by Peter Cakja
Today’s post continues Dr. Pete Cajka’s series on religious imaginations and the design of the Creation Museum in Petersburg, KY and the Maria Stein Shrine of the Holy Relics in Maria Stein, OH. In this third installation, Pete addresses the problem of reading and interpreting the artifacts and relics at both sites.
III: Reading Holy Objects
Both the Creation Museum and the Maria Stein Shrine deal with the problem of “reading.” Texts and objects cannot impose their wills absolutely on a receiving subject. As the Trollingers note, the bible, like other texts, can be read multiple ways. It is difficult – if not impossible – to control the lessons readers will derive from texts. The Creation Museum attempts to reduce the possibility that the bible might be interpreted in ways other than their own by selecting and omitting particular verses from Genesis in the museum’s displays and on placards.
Maria Stein must also confront the problem of reception. Objects cannot impose a meaning on those who behold them. Visitors to Maria Stein’s museum can visit a small room with three religious objects. The first is a stained glass window on which the Holy Family appears. The second is a small statue of Mary holding the Christ child with her right hand, with Christ leaning on her shoulder for support. The third is a paper mache Jesus suffering on the cross, blood pouring out of the wound inflicted by the Roman soldier with a spear.
What lessons should the visitor take from the crucified Christ, the Christ Child, and the Holy Family? The visitor might understand such pieces as art. Is Mary present in the statue or is this just a representation of Mary? How should the blood flowing from the paper mache Christ be assessed by the visitor? The intention of the museum in putting such items on display is not entirely clear. Thus, any direct lesson could be lost upon the visitor. Or, a pilgrim could potentially draw his or her own lessons from the presentations of these materials.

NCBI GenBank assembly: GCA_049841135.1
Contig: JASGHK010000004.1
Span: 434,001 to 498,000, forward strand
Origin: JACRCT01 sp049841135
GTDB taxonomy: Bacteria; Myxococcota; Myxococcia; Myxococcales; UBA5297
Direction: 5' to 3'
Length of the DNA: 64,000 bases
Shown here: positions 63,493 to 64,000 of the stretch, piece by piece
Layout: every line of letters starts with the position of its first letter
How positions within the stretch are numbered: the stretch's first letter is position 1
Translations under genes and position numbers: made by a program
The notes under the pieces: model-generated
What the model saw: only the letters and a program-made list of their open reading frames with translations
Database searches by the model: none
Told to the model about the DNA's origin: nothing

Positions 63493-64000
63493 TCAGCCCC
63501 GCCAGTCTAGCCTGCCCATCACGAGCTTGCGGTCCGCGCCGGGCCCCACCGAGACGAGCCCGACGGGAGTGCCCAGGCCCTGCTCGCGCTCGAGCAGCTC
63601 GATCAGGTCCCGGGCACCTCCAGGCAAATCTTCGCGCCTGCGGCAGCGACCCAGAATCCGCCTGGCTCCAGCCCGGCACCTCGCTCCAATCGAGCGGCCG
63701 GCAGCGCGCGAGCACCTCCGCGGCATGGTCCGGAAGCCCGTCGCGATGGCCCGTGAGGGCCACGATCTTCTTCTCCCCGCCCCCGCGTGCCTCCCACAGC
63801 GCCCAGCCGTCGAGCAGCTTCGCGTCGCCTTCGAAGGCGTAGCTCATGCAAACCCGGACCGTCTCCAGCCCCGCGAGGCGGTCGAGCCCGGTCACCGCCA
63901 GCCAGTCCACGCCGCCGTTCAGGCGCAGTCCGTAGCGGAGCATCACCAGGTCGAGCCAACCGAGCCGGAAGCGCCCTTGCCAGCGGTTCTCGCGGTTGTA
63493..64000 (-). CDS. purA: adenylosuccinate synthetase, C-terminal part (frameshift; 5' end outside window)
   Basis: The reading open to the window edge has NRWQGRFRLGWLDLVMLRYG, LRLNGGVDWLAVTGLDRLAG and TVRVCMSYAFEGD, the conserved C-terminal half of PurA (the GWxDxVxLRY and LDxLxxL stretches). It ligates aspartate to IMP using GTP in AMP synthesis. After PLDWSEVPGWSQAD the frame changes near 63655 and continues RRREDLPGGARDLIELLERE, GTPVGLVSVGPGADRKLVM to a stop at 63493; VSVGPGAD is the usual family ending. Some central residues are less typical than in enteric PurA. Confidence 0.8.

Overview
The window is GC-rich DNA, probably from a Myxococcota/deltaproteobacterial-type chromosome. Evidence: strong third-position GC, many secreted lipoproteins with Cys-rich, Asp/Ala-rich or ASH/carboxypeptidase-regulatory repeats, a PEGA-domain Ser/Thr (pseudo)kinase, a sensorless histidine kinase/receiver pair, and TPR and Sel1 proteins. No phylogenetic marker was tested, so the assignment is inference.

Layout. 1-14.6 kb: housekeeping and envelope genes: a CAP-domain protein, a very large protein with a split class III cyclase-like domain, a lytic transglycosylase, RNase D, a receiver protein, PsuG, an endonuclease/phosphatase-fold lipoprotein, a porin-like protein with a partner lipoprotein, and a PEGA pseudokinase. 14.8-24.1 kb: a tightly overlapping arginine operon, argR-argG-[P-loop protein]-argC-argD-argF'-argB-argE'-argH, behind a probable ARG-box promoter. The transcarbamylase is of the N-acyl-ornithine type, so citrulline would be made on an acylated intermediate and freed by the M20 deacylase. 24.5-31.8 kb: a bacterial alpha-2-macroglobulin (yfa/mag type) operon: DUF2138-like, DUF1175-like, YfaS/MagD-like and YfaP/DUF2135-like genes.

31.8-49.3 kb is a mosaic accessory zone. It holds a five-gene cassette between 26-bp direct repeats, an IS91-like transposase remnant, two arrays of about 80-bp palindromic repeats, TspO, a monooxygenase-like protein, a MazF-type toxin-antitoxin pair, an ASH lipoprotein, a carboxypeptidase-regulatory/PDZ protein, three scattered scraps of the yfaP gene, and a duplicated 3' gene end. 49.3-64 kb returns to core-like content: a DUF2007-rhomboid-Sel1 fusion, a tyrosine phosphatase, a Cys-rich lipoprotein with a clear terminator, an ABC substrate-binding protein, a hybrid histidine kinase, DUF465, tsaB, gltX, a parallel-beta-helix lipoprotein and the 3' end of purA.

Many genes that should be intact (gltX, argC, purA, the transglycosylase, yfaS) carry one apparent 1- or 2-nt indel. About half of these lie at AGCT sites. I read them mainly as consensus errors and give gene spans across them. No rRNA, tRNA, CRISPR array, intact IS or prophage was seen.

The materials that appear in Maria Stein’s museum also allow for multiple interpretations the way a text is open for a number of readings. Indeed, placing such objects in a museum for the purposes of edification may challenge the presence previous generations of Catholics found in such materials. The ways such images are received are visitors and pilgrims would also change over time. Are current generations looking at these pieces in a “museum” whereas earlier generations of Catholics viewed them as invested with presence? The German Catholic community, especially its first wave that settled in Ohio in the nineteenth century, would have understood the suffering Christ, with blood gushing from his open wound, in different ways than certain twentieth century “American Catholics.” Putting statues or images on display in a museum risks making such images appear as atavistic, draining them of their real presence and vital life force. In this way, the pilgrim to Maria Stein may encounter mixed messages as they move between reliquary and museum.